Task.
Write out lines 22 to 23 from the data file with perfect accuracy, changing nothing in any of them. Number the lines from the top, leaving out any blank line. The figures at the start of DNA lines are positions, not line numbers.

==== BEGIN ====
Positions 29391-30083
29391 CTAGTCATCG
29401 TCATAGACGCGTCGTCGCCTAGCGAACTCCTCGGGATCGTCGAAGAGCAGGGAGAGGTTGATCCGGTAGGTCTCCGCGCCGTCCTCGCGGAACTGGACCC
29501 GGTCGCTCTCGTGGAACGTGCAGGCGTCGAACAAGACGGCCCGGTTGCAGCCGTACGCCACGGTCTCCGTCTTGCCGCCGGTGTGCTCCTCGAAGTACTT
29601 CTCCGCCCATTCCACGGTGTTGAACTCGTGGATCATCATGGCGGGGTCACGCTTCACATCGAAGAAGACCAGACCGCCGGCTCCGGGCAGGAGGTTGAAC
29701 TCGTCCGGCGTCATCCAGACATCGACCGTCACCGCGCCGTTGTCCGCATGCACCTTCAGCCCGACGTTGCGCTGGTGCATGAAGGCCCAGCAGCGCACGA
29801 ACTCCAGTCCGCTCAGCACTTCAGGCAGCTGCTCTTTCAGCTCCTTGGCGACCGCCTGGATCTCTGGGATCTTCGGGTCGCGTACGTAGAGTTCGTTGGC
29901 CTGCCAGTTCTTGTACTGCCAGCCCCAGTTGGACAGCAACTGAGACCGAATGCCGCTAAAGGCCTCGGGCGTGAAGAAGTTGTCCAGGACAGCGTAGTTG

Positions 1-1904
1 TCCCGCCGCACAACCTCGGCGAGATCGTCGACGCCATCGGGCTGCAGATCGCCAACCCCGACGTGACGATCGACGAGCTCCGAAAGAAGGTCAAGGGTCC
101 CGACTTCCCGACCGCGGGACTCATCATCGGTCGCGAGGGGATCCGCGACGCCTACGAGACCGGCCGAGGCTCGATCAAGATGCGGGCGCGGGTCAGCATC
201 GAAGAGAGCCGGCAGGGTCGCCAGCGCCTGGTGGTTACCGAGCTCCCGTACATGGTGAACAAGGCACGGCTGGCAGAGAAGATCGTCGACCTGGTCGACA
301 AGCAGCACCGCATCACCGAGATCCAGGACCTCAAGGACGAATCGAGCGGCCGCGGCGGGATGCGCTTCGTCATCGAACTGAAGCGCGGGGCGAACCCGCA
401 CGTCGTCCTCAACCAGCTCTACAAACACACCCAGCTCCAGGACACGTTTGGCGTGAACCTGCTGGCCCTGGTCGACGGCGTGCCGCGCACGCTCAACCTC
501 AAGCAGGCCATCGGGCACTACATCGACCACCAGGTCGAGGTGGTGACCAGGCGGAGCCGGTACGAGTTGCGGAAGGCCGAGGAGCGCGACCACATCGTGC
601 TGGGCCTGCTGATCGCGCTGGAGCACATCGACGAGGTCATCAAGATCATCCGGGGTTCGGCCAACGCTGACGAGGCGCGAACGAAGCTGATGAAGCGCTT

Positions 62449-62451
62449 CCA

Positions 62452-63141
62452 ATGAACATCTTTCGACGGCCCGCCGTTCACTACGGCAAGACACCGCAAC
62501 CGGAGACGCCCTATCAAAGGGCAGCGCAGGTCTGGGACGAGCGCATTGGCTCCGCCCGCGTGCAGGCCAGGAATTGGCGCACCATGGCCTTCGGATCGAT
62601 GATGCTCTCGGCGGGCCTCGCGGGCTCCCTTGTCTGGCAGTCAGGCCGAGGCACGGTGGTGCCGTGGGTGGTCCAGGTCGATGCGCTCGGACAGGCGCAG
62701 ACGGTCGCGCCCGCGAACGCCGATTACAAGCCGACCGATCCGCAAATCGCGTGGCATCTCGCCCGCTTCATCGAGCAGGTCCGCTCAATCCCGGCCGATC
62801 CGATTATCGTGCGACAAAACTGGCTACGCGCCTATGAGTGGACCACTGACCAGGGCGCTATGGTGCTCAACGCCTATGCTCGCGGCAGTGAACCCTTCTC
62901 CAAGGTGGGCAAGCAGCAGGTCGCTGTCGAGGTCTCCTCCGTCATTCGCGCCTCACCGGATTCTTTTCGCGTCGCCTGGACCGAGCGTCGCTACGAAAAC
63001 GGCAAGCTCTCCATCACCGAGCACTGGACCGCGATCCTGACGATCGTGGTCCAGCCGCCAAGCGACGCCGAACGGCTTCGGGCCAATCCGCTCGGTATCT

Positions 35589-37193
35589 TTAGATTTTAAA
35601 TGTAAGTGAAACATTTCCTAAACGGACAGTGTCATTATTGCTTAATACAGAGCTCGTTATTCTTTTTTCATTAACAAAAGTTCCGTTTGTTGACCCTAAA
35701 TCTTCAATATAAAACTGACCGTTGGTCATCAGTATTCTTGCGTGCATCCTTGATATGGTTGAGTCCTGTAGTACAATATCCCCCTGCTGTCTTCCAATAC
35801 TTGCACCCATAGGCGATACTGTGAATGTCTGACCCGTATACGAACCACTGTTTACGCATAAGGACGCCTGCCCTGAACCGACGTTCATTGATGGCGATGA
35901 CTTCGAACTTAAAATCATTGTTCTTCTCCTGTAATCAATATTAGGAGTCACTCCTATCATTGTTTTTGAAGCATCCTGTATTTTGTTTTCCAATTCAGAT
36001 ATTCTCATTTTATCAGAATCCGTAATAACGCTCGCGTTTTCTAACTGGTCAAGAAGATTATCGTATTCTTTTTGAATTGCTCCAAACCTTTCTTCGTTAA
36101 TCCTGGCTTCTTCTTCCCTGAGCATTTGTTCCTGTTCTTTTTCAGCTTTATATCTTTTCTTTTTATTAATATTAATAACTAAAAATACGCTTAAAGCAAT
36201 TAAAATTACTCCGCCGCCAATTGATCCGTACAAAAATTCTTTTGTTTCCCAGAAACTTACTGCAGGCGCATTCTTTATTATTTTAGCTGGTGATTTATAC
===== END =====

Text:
62601 GATGCTCTCGGCGGGCCTCGCGGGCTCCCTTGTCTGGCAGTCAGGCCGAGGCACGGTGGTGCCGTGGGTGGTCCAGGTCGATGCGCTCGGACAGGCGCAG
62701 ACGGTCGCGCCCGCGAACGCCGATTACAAGCCGACCGATCCGCAAATCGCGTGGCATCTCGCCCGCTTCATCGAGCAGGTCCGCTCAATCCCGGCCGATC